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Scouring the Genome for Autism Insights

June 7, 2018

Tackling a family of conditions as complex as the various autism spectrum disorders (ASDs) will require a concerted effort between scientists, clinicians and funding organizations—as well as patients and their families. Panelists at Wednesday afternoon’s session on “Whole Genomes and Autism” described how such collaborations are leveraging sophisticated technology to map the genetic landscape of the ASDs as a means for achieving earlier diagnosis and targeted treatment.

Three talks focused on initiatives supported by Autism Speaks, a leading advocacy organization for the ASD community. First, Stephen Scherer of the Hospital for Sick Children described his team’s efforts with the MSSNG program, which endeavors to fill in the many blanks in our current understanding of the genetic foundations of ASD. “We know there are 100 or more different genetic forms of autism,” said Scherer. “For roughly 20% of families, molecular genetic markers can be identified.” His group has sequenced the genomes of nearly 9,000 individuals with ASD from different families, and have already homed in on 61 relevant genes. Critically, all of this data—and other associated medical information—is hosted on the cloud, so that other interested researchers can draw on it.

Harvard Medical School neuroscientist Mustafa Sahin followed with an overview of his effort to understand how these ASD-associated genes work. The Preclinical Autism Consortium for Treatment (PACT) employs carefully designed and validated animal and cell-based models to generate starting points for drug discovery and development. “We want to focus on mutations that have been shown with relative robustness in human populations to be associated with ASD [and] on symptoms that are relevant to the core features of autism,” said Sahin.

The Autism Treatment Network was designed to help translate these research findings into the clinical pipeline, and Thomas Frazier, Chief Science Officer at Autism Speaks, described how his organization is rallying the autism community to accelerate this effort. In addition to hosting data for researchers, MSSNG also offers a portal for families that have contributed their data to connect with scientists and each other. “The idea… initially, at least, was that we would give folks back their genetic results, but then we realized that there’s a much larger opportunity here,” said Frazier. “We can connect them around medical findings, behavioral findings or even things like age and developmental level.” This also allows individuals to continue to contribute to the data collection process, building a rich resource for clinical trial recruitment. Frazier’s team is now focused on broadening the network’s geographic and demographic coverage. “This is ideal for personalized medicine trials of these rare genetic syndromes,” he said, “[because] any individual site may only have one or a handful of patients with these syndromes.”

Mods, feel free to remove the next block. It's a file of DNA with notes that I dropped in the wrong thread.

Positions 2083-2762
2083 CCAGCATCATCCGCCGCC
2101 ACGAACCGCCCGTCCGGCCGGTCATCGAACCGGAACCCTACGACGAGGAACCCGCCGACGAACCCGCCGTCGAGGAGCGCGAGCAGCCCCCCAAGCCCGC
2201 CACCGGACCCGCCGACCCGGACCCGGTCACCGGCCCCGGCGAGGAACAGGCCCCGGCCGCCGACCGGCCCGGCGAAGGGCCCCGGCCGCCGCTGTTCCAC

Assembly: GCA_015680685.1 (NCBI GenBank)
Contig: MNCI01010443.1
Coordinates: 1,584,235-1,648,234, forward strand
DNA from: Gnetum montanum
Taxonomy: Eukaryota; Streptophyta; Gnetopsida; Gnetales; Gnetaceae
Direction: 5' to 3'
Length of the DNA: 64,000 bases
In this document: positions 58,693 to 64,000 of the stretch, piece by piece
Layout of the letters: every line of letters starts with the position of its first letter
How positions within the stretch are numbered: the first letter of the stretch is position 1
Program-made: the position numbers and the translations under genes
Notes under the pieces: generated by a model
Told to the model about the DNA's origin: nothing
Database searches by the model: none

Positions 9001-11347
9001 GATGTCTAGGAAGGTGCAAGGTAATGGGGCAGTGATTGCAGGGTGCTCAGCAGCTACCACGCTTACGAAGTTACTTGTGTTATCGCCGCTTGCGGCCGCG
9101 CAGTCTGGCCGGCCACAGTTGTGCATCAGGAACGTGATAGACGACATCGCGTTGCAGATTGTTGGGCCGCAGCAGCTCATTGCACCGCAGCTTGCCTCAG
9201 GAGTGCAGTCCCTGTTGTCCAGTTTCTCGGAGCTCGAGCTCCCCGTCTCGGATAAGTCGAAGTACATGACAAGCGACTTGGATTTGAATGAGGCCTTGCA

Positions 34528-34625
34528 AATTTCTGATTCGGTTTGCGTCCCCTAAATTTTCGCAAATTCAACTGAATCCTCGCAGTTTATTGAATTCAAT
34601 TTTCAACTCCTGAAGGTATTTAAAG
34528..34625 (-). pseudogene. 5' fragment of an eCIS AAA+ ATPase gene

The panel concluded with a presentation from Mark Gurney, Chairman and CEO of Tetra Discovery Partners, who described how his company has partnered with the FRAXA Research Foundation to develop a promising drug for one of the ASDs, Fragile X syndrome. Their work built on academic research that flagged an enzyme called PDE4D as a likely culprit in the disorder, and Tetra subsequently developed a PDE4D inhibitor that delivered striking results in mouse models. “We see amelioration of most of the behavioral phenotypes,” said Gurney. “We see normalization of social interaction and other mouse behaviors.” The company is now starting a phase 1 trial, and expects to treat its first patient later this month.